Jump to Main Content
Competitive Oxygen Evolution in Acid Electrolyte Catalyzed at Technologically Relevant Electrodes Painted with Nanoscale RuO2
- DeSario, Paul A., Chervin, Christopher N., Nelson, Eric S., Sassin, Megan B., Rolison, Debra R.
- ACS Applied Materials & Interfaces 2017 v.9 no.3 pp. 2387-2395
- anodes, carbon, catalysts, electrolytes, foil, oxygen, oxygen production, paper, silica, superoxide anion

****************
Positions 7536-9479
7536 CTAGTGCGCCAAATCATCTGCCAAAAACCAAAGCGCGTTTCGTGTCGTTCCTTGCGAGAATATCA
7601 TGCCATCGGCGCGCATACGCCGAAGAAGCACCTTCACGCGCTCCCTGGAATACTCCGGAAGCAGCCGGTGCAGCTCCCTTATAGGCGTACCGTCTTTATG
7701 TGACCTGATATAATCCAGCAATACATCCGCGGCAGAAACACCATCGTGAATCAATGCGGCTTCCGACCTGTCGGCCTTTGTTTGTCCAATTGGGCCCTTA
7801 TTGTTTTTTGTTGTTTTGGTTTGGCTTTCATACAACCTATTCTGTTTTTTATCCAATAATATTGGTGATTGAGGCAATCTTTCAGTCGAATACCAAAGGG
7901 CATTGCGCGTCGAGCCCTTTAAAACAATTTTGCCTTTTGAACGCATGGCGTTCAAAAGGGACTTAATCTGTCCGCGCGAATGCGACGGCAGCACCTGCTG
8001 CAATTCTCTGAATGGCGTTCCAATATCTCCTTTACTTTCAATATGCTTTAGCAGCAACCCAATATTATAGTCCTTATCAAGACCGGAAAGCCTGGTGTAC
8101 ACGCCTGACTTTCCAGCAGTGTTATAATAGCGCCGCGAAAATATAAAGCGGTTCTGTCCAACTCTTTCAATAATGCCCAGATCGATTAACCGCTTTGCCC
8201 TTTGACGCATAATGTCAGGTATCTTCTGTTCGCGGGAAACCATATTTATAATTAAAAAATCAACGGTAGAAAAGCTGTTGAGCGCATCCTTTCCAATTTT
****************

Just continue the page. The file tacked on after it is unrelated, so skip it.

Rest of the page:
- Using a solution-based, non−line-of sight synthesis, we electrolessly deposit ultrathin films of RuO₂ (“nanoskins”) on planar and 3D substrates and benchmark their activity and stability for oxygen-evolution reaction (OER) in acid electrolyte under device-relevant conditions. When an electrically contiguous ∼9 nm thick RuO₂ nanoskin is expressed on commercially available, insulating SiO₂ fiber paper, the RuO₂@SiO₂ electrode exhibits high current density at low overpotential (10 mA cm–² @ η = 280 mV), courtesy of a catalyst amplified in 3D; however, the mass-normalized activity falls short of that achieved for films deposited on planar, metallic substrates (Ti foil). By wrapping the fibers with a <100 nm thick graphitic carbon layer prior to RuO₂ deposition (RuO₂@C@SiO₂), we retain the high mass activity of the RuO₂ (40–60 mA mg–¹ @ η = 330 mV) and preserve the desirable macroscale properties of the 3D scaffold: porous, lightweight, flexible, and inexpensive. The RuO₂@C@SiO₂ anodes not only achieve the 10 mA cm–² figure of merit at a low overpotential (η = ∼270 mV), but more importantly they do so while (1) minimizing the mass of catalyst needed to achieve this metric, (2) incorporating the catalyst into a practical electrode design, and (3) improving the long-term stability of the catalyst. Our best-performing anodes achieve state-of-the-art or better performance on the basis of area and mass, and do so with a catalyst density 300–580× less than that of bulk RuO₂. By limiting the oxidizing potential required to evolve O₂ at the electrode, even at 10 mA cm–², we achieve stable activity for 100+ h.